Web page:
Doctor Spots Lump On Woman's Throat On TV, Finds Her To Warn Her About Cancer
It's not often that doctors get to diagnose patients from a glimpse of them on television, but Dr. Erich Voigt manages to exceed expectations.
Television with social media, it turns out, can actually help save lives, especially if the right people are involved.
Voigt Spots Noticeable Lump
ABC News reports that Voigt, an ear, nose, and throat surgeon based in New York, spotted a tell-tale lump located on the throat of one woman who appeared on the HGTV show Beachfront Bargain Hunt. The lump was small and very easy to miss, but it didn't escape the scrutiny of the ENT specialist.
"I noticed that she had a lump in her neck," Voigt recalls to ABC News. "And as a head and neck surgeon, I'm trained to sort of notice these things."
He didn't just notice the lump, but recognized how serious it could turn out to be for the woman on television. Voigt tells New York Post that it had a distinct asymmetrical appearance, then moved under the surface of the skin in a way that was very concerning.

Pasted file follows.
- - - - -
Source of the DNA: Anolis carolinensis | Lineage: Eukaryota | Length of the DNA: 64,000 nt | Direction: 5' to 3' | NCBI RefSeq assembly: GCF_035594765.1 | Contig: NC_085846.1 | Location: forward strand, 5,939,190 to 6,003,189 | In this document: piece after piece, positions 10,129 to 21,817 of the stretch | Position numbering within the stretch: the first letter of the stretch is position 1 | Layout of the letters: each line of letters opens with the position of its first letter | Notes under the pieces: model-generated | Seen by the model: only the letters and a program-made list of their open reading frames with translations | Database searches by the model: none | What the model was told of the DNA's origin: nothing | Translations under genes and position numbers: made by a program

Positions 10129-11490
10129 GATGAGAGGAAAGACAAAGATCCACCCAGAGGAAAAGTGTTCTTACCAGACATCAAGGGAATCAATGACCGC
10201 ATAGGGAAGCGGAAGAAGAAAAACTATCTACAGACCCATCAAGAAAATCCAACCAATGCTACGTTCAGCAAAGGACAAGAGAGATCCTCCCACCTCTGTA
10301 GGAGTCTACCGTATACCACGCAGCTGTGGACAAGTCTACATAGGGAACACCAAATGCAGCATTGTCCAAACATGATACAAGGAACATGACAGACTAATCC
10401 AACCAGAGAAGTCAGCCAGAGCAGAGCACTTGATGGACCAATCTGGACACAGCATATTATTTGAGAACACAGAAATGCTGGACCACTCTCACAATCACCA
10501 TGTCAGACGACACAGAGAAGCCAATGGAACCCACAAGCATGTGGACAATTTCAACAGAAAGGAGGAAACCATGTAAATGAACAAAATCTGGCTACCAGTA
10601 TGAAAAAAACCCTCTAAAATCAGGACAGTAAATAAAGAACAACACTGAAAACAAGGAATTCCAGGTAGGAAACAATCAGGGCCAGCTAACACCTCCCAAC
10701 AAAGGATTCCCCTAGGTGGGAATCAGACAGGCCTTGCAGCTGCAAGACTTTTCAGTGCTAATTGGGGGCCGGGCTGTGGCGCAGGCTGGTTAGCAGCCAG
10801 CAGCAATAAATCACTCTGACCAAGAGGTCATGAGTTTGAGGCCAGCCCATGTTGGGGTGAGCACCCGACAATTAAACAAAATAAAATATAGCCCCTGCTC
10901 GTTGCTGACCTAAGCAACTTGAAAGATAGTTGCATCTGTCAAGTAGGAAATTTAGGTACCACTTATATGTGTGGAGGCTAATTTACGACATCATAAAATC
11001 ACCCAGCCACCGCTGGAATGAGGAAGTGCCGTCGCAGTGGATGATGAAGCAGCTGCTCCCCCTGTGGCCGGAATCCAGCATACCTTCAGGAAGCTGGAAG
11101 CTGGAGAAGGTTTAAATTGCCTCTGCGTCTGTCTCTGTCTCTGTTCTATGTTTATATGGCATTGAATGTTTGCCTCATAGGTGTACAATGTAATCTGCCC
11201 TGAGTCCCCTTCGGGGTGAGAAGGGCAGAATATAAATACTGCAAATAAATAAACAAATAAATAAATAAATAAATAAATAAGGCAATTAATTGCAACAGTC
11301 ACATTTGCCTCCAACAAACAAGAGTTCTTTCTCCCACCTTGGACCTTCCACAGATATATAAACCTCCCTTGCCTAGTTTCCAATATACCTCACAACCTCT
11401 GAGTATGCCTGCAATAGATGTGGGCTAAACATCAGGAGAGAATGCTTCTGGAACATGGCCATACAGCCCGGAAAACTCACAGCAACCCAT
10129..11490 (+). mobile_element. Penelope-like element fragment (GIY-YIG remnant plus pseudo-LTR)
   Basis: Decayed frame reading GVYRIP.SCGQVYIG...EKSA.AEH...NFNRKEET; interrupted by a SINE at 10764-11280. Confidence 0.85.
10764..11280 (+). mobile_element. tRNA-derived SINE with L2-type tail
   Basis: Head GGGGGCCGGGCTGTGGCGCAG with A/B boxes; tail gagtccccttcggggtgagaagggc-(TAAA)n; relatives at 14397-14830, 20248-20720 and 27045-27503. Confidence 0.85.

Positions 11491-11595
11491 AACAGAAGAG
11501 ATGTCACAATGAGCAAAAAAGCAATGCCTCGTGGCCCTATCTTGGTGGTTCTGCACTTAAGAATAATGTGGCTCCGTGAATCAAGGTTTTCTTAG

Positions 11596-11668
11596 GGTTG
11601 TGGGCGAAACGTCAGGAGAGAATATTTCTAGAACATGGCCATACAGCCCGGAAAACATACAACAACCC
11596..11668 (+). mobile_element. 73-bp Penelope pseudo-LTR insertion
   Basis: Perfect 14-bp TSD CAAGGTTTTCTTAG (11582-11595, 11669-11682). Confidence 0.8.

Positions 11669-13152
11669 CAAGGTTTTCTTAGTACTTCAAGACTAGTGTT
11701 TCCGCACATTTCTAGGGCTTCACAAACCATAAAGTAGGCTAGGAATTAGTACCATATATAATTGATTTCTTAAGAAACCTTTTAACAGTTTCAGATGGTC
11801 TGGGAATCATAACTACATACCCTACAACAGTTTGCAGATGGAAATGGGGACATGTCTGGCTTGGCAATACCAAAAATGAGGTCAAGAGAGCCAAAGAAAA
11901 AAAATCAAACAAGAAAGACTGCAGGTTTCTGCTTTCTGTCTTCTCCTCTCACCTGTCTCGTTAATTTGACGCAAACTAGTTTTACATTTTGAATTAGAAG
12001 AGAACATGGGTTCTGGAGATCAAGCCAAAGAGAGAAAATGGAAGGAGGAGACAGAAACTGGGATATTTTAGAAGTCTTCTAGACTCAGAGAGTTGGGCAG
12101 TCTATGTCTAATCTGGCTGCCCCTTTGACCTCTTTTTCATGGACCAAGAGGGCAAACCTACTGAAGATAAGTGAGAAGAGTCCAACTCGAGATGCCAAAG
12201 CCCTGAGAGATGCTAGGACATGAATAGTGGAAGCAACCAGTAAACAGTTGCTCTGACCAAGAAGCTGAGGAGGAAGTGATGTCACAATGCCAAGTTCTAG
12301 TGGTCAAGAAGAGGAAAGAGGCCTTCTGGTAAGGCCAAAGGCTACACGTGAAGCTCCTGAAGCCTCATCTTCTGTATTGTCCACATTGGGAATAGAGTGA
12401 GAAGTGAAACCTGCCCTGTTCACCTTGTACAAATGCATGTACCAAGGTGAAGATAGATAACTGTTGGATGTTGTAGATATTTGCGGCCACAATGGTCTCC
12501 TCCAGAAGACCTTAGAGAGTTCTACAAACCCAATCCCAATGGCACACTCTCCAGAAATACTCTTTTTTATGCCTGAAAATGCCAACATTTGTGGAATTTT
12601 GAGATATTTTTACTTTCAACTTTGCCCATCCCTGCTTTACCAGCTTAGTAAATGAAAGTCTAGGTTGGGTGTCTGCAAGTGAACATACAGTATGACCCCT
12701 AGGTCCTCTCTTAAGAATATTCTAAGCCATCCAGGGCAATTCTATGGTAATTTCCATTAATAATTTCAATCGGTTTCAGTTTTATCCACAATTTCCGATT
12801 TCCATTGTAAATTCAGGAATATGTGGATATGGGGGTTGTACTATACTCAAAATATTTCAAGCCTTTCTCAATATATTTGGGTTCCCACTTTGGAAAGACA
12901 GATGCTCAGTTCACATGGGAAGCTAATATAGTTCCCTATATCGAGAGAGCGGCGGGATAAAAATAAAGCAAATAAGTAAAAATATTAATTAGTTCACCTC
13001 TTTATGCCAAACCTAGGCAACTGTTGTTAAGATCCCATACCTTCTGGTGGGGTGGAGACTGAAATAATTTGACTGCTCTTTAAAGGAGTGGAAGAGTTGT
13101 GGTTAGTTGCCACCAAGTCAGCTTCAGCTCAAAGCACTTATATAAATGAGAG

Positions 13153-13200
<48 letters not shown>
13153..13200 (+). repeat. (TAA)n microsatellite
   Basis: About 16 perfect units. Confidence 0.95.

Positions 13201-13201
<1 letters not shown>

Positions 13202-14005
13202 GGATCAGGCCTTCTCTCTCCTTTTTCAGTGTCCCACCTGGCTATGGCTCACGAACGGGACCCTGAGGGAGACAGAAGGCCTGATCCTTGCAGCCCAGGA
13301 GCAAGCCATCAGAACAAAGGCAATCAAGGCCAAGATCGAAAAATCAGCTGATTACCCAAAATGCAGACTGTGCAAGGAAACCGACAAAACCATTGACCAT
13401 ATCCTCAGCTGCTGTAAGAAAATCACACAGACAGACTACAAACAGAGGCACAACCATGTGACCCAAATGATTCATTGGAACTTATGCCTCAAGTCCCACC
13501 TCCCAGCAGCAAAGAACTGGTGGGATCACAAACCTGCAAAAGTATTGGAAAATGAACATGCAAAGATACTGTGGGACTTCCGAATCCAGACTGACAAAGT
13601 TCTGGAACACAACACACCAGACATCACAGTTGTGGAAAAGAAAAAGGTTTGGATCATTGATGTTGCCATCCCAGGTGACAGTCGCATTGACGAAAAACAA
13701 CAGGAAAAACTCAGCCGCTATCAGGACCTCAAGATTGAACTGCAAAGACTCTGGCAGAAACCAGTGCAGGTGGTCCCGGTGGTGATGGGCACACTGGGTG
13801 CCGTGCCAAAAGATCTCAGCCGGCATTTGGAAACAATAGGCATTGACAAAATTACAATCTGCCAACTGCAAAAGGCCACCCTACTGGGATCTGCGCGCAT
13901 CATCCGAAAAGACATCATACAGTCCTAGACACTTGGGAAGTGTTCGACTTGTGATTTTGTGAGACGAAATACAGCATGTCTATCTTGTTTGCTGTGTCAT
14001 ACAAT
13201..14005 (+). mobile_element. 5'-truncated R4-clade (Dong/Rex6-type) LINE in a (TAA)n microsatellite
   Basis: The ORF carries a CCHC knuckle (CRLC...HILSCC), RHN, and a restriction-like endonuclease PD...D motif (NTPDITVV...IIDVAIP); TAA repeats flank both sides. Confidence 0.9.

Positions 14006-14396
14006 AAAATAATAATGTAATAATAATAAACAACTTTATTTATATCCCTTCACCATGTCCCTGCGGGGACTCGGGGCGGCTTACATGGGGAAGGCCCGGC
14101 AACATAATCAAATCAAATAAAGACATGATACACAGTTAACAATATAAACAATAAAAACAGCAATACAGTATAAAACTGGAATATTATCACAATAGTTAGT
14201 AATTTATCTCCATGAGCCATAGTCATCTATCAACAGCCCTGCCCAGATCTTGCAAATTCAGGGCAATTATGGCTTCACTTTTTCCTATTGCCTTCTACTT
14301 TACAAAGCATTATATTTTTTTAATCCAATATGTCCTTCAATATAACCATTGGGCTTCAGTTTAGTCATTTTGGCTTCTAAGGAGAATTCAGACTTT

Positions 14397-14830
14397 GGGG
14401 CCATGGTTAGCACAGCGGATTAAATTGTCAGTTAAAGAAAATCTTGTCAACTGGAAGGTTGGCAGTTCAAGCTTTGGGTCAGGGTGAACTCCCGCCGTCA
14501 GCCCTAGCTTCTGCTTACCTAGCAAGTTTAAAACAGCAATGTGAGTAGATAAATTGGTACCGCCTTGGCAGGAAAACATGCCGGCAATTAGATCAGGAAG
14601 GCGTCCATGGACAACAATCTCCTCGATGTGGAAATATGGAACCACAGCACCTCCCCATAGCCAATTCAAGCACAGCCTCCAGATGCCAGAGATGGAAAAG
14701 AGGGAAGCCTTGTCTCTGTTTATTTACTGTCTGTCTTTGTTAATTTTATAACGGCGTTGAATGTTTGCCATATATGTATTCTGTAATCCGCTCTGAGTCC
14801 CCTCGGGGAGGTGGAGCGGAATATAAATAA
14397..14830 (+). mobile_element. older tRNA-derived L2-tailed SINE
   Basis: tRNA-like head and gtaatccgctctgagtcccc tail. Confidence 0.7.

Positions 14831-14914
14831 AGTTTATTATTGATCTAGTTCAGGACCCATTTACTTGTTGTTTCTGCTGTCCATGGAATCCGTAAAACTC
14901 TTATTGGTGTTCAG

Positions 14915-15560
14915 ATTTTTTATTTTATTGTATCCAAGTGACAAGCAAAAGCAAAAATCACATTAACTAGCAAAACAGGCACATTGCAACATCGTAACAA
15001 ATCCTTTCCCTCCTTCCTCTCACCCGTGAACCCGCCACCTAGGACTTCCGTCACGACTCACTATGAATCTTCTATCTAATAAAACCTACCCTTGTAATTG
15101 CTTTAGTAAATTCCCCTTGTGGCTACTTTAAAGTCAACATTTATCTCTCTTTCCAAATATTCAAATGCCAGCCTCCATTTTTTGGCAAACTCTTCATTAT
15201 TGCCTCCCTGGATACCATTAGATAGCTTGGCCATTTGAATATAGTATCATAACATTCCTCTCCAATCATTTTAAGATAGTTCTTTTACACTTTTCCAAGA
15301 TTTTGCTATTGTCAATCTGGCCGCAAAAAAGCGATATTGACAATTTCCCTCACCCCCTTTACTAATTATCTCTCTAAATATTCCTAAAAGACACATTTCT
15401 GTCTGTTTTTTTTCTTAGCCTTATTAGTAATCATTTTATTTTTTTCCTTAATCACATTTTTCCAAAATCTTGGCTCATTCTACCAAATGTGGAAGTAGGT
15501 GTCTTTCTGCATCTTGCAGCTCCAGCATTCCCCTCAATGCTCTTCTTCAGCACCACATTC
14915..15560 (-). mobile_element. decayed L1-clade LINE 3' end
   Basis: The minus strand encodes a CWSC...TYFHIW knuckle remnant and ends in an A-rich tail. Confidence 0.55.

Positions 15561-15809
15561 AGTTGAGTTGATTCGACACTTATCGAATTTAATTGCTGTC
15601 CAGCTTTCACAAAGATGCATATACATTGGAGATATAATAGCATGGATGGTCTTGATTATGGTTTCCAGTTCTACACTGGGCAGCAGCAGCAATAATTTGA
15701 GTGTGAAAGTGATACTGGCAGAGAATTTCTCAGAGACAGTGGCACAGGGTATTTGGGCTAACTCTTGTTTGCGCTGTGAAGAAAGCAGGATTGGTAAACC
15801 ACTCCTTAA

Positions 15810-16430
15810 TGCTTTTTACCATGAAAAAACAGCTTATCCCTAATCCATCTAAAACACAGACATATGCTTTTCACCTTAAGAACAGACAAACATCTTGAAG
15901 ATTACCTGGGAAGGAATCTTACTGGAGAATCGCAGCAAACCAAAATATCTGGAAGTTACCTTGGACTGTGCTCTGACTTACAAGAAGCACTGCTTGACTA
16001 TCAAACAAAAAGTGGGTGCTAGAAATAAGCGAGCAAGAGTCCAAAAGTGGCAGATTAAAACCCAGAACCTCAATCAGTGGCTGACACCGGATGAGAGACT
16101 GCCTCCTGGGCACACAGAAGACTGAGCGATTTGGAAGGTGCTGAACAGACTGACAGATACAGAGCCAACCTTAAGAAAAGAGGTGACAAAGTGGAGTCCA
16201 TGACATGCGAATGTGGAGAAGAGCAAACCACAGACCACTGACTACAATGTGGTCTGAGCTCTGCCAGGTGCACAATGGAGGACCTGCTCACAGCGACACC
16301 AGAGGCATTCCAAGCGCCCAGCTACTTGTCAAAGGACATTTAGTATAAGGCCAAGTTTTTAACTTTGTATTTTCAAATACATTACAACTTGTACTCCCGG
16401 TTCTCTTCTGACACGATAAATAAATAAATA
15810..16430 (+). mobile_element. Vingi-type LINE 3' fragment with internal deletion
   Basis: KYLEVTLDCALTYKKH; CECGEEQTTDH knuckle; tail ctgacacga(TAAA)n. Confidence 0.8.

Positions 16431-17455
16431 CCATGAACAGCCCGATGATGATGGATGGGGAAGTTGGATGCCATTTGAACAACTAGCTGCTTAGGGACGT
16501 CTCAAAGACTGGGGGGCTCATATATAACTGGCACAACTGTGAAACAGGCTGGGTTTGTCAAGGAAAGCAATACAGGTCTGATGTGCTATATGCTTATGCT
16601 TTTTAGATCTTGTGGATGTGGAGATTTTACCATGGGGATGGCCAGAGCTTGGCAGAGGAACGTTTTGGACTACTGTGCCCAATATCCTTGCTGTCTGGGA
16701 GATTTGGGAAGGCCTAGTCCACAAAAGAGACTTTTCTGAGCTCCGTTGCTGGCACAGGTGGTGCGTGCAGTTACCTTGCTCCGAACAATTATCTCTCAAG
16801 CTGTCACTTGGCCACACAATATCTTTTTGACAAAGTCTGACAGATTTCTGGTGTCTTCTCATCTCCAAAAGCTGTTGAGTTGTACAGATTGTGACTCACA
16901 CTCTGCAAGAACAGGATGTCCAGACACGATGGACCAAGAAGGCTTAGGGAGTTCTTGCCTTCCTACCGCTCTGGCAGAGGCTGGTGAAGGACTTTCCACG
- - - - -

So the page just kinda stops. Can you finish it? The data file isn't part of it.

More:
Unfortunately, he had absolutely no way to reach her. Despite her appearance on HGTV, the program didn't even mention a last name.
The Search For The Mystery Woman
Voigt instead turned to social media in an attempt to find the mystery woman, asking his Facebook friends if anyone knew her. He shared how the woman is in need of a sonogram and biopsy.
The power of social media proved to be enough as word eventually reached Nicole McGuinness from Havelock in North Carolina.
The 32-year-old is a brain cancer survivor, but her doctors were unable to spot the lump that Voigt noticed from television. When McGuinness visited a specialist for a consult after hearing Voigt's recommendation, she was told that she does have thyroid cancer in its early stages.
"It's just a miracle in my opinion that he happened to see this on TV," McGuinness tells ABC. "I can't express how grateful I am."
McGuiness finally met Voigt during a segment in Good Morning America on Tuesday, June 5.
The doctor says he's cautiously optimistic that she will be able to beat cancer a second time, especially since it's detected early, giving her a better chance for survival.
"Social media can generate fake news and negative feelings — but this time it was used in a good and positive way," Voigt says about the experience. "It helped someone. It connected people."